Beneficiary and Fiduciary Liability for Income, Gift and Estate Taxes

It might be either a blessing or a curse to be appointed as the Personal Representative of an house or Trustee of the trust (collectively a “Fiduciary”). 1 of the most over looked areas of the job is the fact that the U. S. Authorities has a “general taxes lien” on all real estate and trust property when a decedent leaves examined and unpaid taxes and a “special tax lien” for estate taxes on a decedent’s death. Because a result, when counseling a Fiduciary on the estate and trust government process it is important to inform them that with the responsibility also comes the potential for personal liability. Accountant In Kingsford

On many occasions a Fiduciary may be positioned into a position where assets completing outside the probate house (life insurance, jointly placed property, retirement accounts, and pension plans) or trust, that they have no control, constitute a substantive portion of the resources (real property, stocks, cash, etc. ) subject to estate taxation. Without the ability to direct or assume charge of the resources the Fiduciary may have both a liquidity problem and not enough means to gratify the estates taxes (income or estate) responsibility. For this reason by itself, a Fiduciary should be very reluctant to disperse any funds to a beneficiary before all prescription of limitation periods terminate for the Internal Earnings Service (“IRS”) to evaluate a tax deficiency.

Legal responsibility for Income and Real estate Taxes:

Internal Revenue Code (“IRC”)? 6012(b) holds a Fiduciary accountable for filing the decedent’s final income and estate taxation statements. IRC? 6903(a) further establishes a Fiduciary’s responsibility for addressing the estate in all of the duty matters after filing the required Notice Concerning Fiduciary Relationship (IRS Form 56). Under IRC? 6321, when the tax is not paid an IRS mortgage will spring into being. When an estate or trust possesses insufficient resources to pay all the debts, federal law requires the Fiduciary to first meet any federal taxes deficiencies before any other debt (31 U. H. C.? 3713 and IRC? 2002).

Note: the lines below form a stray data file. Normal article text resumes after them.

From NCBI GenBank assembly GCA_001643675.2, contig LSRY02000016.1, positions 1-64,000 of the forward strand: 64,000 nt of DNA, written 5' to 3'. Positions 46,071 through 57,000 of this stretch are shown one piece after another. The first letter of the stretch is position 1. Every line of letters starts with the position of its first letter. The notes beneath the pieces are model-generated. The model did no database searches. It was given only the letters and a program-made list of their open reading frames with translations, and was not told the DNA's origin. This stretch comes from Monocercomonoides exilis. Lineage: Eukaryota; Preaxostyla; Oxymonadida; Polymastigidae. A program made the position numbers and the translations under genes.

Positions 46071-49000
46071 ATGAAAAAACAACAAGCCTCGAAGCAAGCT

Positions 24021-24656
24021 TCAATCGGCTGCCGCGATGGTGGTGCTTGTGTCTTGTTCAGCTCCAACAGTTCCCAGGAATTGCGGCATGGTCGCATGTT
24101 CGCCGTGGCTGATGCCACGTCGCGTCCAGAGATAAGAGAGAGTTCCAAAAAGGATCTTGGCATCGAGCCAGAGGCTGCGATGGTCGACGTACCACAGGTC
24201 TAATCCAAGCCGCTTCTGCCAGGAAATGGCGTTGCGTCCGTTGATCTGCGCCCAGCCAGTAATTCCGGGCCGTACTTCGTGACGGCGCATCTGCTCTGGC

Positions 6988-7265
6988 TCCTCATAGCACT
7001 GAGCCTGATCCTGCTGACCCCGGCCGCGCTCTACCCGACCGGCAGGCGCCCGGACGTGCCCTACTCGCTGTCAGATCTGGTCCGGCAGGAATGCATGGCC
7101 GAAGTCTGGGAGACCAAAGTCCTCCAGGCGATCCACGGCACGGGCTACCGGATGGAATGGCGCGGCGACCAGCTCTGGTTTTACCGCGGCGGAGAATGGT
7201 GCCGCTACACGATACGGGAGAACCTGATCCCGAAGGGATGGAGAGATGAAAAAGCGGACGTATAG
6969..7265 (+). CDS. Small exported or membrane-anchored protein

A Fiduciary who fails to stick to this requirement will subject themselves to personally liability for the amount of the unpaid tax deficiency (31 U. S. C.? 3713(b)). Very arises when an individual has obtained an interest in the exact property that would prevail over the federal tax lien under IRC? 6323 (United Areas v. Estate of Romani, 523 U. S. 517 (1998)). When there are insufficient estate or trust assets to pay a federal tax obligation, consequently of the Fiduciary’s activities, the IRS may accumulate the tax obligation immediately from the Fiduciary without regard to transferee legal responsibility (United States v. Whitney, 654 F. 2d 607 (9th Cir. 1981)). In the event that the IRS determines a Fiduciary to be in person liable for the taxes deficiency it will be required to follow normal deficiency procedures in examining and collecting the duty (IRC? 6212).